If you make friends in the Matrix, does it make that friendship really real?

I'm sure that you probably don't count your interaction with CPU's in video games as "socialization," yet the truth of the matter is that many of us use video games to do things we can't do in real life.  While it is a stereotype that gamers are anti-social, the truth of the matter is that many people who love playing games also highly appreciate games where socialization with CPUs (and indeed, other players on the network) is a large part of the game.  Series like Mass Effect and Fallout are intensely popular due to the sheer amount of dialogue choices and semi-unpredictability of how future choices/story are impacted by past behaviors.

I've heard a lot of disparaging comments about playing games from my parents when I was younger, and even today, I hear a lot of people say things to me (perhaps this is because I am female and have a child of my own) about how "you shouldn't waste your time doing THAT!" or "that's such an anti-social activity!"

While I appreciate the "constructive concern" of others (NOT!), I can understand where they are coming from.  In our society, we are expected to exude some strange sort of social malleability and "networking" that will help us to be successful (with the implication of getting rich in the process).  People rag on about the "loser living in mom and dad's basement" because that is an example of a person who is not "productive"-who does not reach their so-called "full potential" by buying into the rat race and frantic fight to try and claw your way up to the top.

I suppose the question I really have to ask is why it really matters if you have a friend you have only met online who you likely won't meet in "real life"?  Isn't online an extension of real life, anyway?  I've seen a couple other bloggers on this site talk about "online conduct" and the process of letting yourself be known as a person online, and as far as my personal stance goes, I see it as an even larger extension of that drive to network, to meet like-minded individuals even if they don't live nearby, and to generally build on top of each others ideas in discussion and civil debate.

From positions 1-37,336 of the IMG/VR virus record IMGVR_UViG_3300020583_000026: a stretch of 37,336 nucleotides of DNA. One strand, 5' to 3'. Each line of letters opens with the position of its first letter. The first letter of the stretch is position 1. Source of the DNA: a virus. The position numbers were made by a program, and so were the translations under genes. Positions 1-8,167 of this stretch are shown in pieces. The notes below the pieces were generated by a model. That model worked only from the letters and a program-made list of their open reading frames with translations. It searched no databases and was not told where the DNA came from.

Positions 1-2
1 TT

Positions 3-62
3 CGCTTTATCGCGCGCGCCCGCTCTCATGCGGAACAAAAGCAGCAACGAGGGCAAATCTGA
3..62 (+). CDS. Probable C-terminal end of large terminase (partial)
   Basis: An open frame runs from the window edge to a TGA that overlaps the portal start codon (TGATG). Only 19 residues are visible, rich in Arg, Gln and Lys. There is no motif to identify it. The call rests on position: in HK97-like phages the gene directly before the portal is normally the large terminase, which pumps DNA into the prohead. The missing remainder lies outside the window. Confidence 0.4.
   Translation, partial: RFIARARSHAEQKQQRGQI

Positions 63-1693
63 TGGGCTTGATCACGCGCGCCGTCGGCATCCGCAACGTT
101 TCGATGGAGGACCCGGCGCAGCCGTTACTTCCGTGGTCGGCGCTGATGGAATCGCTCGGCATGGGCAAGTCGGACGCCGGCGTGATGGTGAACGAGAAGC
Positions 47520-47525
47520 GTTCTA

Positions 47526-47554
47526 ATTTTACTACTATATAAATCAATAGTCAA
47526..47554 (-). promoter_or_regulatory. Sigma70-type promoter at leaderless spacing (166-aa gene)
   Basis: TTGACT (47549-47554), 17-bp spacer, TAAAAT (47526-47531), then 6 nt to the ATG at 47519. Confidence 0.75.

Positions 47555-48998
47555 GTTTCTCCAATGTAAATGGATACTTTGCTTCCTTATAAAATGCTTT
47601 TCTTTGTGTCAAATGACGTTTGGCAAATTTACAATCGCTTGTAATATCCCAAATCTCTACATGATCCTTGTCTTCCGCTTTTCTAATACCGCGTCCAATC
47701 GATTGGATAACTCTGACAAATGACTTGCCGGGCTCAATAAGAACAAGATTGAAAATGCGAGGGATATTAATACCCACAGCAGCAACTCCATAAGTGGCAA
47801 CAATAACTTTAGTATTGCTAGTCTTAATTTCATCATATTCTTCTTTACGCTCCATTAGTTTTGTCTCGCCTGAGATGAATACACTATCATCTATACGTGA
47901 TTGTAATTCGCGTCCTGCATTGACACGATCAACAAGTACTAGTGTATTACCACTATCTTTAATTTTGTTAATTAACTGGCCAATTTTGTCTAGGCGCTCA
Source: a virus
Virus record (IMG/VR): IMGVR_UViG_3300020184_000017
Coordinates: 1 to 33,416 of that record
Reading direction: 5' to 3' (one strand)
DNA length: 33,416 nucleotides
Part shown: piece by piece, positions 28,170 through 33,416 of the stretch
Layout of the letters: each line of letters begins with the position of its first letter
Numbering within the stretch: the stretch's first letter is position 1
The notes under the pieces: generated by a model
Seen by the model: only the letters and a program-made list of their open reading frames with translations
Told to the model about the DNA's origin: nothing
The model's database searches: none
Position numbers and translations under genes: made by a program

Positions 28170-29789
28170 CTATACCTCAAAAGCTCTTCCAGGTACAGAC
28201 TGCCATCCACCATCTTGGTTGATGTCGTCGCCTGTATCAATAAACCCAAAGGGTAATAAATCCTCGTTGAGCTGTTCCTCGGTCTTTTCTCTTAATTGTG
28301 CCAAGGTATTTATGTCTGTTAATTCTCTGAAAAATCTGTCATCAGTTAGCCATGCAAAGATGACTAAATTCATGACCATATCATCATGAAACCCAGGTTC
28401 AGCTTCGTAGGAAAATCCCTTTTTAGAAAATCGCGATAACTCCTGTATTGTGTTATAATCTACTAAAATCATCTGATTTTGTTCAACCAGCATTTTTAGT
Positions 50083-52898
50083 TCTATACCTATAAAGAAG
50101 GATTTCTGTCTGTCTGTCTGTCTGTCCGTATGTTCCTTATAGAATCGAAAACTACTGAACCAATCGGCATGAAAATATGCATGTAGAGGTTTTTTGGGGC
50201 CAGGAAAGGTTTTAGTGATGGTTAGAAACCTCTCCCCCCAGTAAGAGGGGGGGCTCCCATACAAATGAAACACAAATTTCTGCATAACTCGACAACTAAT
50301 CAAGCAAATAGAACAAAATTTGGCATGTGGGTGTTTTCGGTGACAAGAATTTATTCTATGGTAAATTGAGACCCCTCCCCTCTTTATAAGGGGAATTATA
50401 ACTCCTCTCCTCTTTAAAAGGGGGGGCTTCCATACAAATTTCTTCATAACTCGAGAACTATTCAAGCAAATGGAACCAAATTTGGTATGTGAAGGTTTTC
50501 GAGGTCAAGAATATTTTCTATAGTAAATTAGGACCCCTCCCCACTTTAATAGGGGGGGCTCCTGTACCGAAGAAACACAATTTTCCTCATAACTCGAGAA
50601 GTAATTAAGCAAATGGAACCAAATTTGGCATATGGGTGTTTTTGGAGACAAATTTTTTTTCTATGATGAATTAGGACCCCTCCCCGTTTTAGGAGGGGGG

Yeah...it's kind of like that.....

But back to the sophisticated NPC interaction phenomenon. With games like LA Noir bringing interactive gameplay and the facial capture bringing a somewhat "uncanny valley" experience into gaming, there is even a higher level of interacting-responding to body language, which is one of the main ways humans interact in the real world.  Folded arms, looking away, or grinning/showing one's teeth a lot are all ways that human beings emote their feelings without saying a word.  To some extent, I feel that if we keep going on in this manner, we will eventually get to the point where the CPU interaction will be so seamless that we might mistake them for real personalities.

And that brings me to another funny situation-bots.

"Oops, you caught me in the middle of dressing up in my human suit! T33 H33! <3"